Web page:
Monthly Archives: September 2010

Druckin’ It to the Street (Restaurant)

I love celebrity chef Susan Feniger. I really, REALLY do. Not only is she adorable, warm, personable, and funny, but she held her own as the last woman standing on Top Chef Masters, and for that, I doff my imaginary toque to her. So because I love — no, ADORE — this woman, I wanted so badly to LOVE her Hollywood restaurant, Susan Feniger’s Street. And I did LIKE it. It was very good. It just wasn’t great.

Susan Feniger, you're my hero.

Located (perhaps appropriately) on a particularly gray and gritty stretch of Highland Avenue, shouting distance from Pizzeria Mozza and adjacent to a dangerously seductive Yum Yum Donuts, Street’s concept is international street food (albeit at LA prices). This ain’t the chicken (or quite possibly Shih Tzu) on a stick I had in Seoul, or the tom yum soup I slurped in a Bangkok back alley. This is street food that’s been LA sexified. Kardashianized. Recognize.

Consider this Filipino street treat — Kaya toast. Spread thickly with coconut jam and dipped in a soft fried egg with black soy and white pepper:

I know, you can barely see the fried egg -- but I wanted to show you how CHEESY it looks!

As awesome pal Adra pointed out, the main problem with this dish is that the filling that spills out of those toasty sandwich slices looks EXACTLY like melted cheese, causing at first a disconnect, then a disappointment. Not because the coconut jam doesn’t taste good. But it’s tricked you into expecting cheese — and now it’s cheese you truly want. Good thing the ricotta noquis were cheesy! And delicious:

Goodness gracious, tiny balls of cheese.

Bread is $3, which is kind of a shame, because you really want something to sop up that yummy tomatillo and chipotle sauce, and the complimentary cumin-scented rice and raisin balls don’t really cut it. I loved the Korean spare ribs — melt-in-your-mouth tender and a perfect balance of sweet/salty. I can’t find a sexy picture of the ribs, so here are some lamb kafta meatballs, which were tasty, at least to me. (Awesome pal Nicole, an expert on Middle Eastern eats — an eatspert? —  was not overly impressed.)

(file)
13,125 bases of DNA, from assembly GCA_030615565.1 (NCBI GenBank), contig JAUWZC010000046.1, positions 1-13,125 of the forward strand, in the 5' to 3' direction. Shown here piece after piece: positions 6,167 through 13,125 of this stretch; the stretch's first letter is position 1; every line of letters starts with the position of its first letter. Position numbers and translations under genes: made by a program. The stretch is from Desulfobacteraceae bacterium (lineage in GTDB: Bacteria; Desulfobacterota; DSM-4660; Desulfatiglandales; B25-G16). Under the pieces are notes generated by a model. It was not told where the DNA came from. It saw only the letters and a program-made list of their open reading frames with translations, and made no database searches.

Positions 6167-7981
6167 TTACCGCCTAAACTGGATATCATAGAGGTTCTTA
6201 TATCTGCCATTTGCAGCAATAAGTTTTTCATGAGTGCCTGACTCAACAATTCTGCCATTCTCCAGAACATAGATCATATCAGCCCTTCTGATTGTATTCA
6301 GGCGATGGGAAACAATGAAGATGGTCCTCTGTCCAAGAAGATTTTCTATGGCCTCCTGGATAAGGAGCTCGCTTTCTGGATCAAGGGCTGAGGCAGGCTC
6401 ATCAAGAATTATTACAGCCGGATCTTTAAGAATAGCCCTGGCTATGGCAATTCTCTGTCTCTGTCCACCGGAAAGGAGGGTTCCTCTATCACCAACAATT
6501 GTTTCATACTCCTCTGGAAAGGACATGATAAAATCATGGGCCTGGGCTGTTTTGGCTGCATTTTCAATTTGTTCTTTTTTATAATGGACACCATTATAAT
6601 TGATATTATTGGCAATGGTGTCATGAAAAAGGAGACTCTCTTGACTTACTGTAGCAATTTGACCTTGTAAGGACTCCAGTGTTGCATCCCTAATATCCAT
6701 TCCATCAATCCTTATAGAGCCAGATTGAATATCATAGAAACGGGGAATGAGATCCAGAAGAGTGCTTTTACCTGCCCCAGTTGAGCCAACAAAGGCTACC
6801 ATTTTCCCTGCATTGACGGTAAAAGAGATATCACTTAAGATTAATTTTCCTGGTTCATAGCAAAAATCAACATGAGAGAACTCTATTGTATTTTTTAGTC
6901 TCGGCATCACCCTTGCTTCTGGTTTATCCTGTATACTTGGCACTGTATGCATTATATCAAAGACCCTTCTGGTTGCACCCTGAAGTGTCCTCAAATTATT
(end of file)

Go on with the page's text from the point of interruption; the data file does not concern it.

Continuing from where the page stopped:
Mary had a little kafta kabob. It's cheese was white as snow.

Accompanied with a ho-hum Vietnamese corn salad and perfectly acceptable cheese grits, the ribs were a generous entree size, and easy to share. (Even though I polished off most of them.) Adra went rogue and ordered a tofu dish with peanut sauce and cilantro, and though I eschew soft tofu as a concept (sorry, vegetarians!) I will eat chunks of actual asphalt if garnished with cilantro, so I tried it. Didn’t love it — but experimentation is the secret behind street, anyway.

Nicole prefers Echo Park graffiti. And is apparently a closet tagger.

I love this place as a concept! It’s VERY hard to do so many diverse cuisines well, and Street comes very close. Nothing I ate tasted BAD to me, or poorly executed. (Okay, maybe those tofu chunks, but that’s a personal aversion to eating slippery gelatinous cubes in place of meat.) And I love that not only was Feniger there, working in her own kitchen, but we could actually see her through her kitchen window! CUTENESS!

As a sweet, unexpected surprise — a kindly stranger sent over dessert. (I’d like to say this happens to me all the time. Yes, let’s go with that.)

Adra's book: Eats, shoots and leaves. This dessert: pretty, good.

I have been trying to go gluten-free and was about two weeks in before this Egyptian basbousa cake arrived and I polished off 90% of it. (Not to mention that double chocolate Yum Yum donut I devoured on my way home. In for a penny, in for LOTS AND LOTS OF POUNDS.)

The cake was aiight; I liked the lime curd topping, berries and cream better than the semolina cake itself, which was kind of a bore. But the word on the Street (aka Yelp) is that this restaurant seems like a work in progress, and if anyone can get it up to its full potential, it’s Feniger. And the place was packed! On a Tuesday! Thanks to a 30% off special from Blackboard Eats, which is genius. If you haven’t checked it, please do so now. I’ll wait.

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Requiem for a Druckin Delicious Coconut Cream Pie